“I simply had to set my house in order, so as to get real cooperation. The change in the spirit and morale of the team was immediately noticeable.” – Miller Huggins, syndicated column, February 27, 1924

Miller Huggins was talking about his first big trade as manager, a multi-player deal that sent the Cardinals’ one bona fide star, first baseman Ed Konetchy, to Pittsburgh in December 1913. Most baseball observers felt that the Pirates had gotten the better of the deal. For the Cards’ skipper, it was a trade that had to be made—to establish himself as the team’s leader and to rid the squad of an imposing center of unrest. The unhappy Konetchy increasingly had felt that he, not Huggins, should be the skipper.


“The Feds are welcomed in St. Louis because the fans have grown tired of tail-end baseball.” – Sid Keener, St. Louis Times, March 31, 1914

Baseball in 1914 dawned with three teams in St. Louis: the Cardinals, the American League’s Browns, and the Terriers of the upstart Federal League. For the first time since the rise of the American League in 1901-1902, players had an alternative to playing for the team that controlled them for their entire career, under what was known as the “reserve clause.” The Federal League was actively raiding the established leagues for players, and salaries skyrocketed.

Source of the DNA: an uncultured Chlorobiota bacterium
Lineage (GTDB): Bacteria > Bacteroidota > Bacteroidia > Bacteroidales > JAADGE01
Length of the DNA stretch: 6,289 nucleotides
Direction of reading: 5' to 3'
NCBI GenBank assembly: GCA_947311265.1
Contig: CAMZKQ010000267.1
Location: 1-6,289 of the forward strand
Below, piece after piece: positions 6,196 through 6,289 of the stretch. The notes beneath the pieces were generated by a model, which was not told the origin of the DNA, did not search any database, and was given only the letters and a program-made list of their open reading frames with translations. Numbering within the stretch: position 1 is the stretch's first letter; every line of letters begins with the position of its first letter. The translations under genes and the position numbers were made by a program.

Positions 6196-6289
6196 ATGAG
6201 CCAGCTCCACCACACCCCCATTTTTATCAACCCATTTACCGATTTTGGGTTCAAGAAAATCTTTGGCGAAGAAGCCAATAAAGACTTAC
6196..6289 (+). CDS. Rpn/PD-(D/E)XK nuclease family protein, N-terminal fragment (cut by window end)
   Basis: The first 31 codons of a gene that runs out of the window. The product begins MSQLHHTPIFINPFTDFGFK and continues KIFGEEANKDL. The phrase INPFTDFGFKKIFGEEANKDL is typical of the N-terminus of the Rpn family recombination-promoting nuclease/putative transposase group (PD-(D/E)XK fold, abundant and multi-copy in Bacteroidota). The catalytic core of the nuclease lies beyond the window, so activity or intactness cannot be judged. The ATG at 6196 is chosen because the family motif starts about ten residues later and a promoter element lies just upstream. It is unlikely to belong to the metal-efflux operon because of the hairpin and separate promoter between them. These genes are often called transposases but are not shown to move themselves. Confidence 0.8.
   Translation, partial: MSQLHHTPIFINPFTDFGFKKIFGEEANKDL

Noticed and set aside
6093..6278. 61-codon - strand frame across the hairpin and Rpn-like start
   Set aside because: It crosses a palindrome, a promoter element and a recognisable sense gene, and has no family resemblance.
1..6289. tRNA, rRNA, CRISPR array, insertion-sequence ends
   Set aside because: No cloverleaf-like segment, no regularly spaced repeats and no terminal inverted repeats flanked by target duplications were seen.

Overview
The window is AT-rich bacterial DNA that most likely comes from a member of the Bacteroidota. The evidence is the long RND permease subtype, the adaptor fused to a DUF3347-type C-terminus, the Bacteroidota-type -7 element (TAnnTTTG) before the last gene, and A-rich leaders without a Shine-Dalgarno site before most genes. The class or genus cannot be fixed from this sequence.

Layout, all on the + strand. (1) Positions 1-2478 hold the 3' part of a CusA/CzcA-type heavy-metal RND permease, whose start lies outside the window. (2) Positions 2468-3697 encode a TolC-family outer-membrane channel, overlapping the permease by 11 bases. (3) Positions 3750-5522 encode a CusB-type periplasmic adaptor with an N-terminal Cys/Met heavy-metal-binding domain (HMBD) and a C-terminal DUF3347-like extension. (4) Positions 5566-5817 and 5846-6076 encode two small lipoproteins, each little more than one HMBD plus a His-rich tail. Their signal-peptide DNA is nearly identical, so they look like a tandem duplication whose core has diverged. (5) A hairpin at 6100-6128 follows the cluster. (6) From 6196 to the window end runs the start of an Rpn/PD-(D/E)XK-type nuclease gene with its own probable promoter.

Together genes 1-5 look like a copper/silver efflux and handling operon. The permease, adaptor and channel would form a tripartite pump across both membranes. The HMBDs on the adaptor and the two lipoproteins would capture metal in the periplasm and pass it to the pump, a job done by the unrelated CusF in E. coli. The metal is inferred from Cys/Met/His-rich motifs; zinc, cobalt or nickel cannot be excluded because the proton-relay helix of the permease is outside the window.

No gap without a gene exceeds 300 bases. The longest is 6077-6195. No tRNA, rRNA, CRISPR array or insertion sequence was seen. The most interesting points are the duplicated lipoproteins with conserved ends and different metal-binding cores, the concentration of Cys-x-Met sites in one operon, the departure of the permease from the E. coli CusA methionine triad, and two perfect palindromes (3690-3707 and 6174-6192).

To make the Terriers more appealing to St. Louis fans, their cantankerous owner, Phil Ball, appointed legendary Chicago Cubs’ pitcher Mordecai “Three Finger” Brown as their player-manager. Ironically, Brown had been a St. Louis Cardinal in his rookie 1903 season. The Cards then traded him away. Brown went on to greatness, anchoring the pitching staff of the great Chicago Cubs of 1906 to 1910.

This was a grand time to be a ballplayer or a fan. Both had choices. Yet it was a devastating time to be an owner of an established club like the Cardinals. They began losing personnel and money. Sid Keener estimated season-to-date attendance figures in the May 9 St. Louis Times:

  • Cardinals: 24,200 fans in 11 games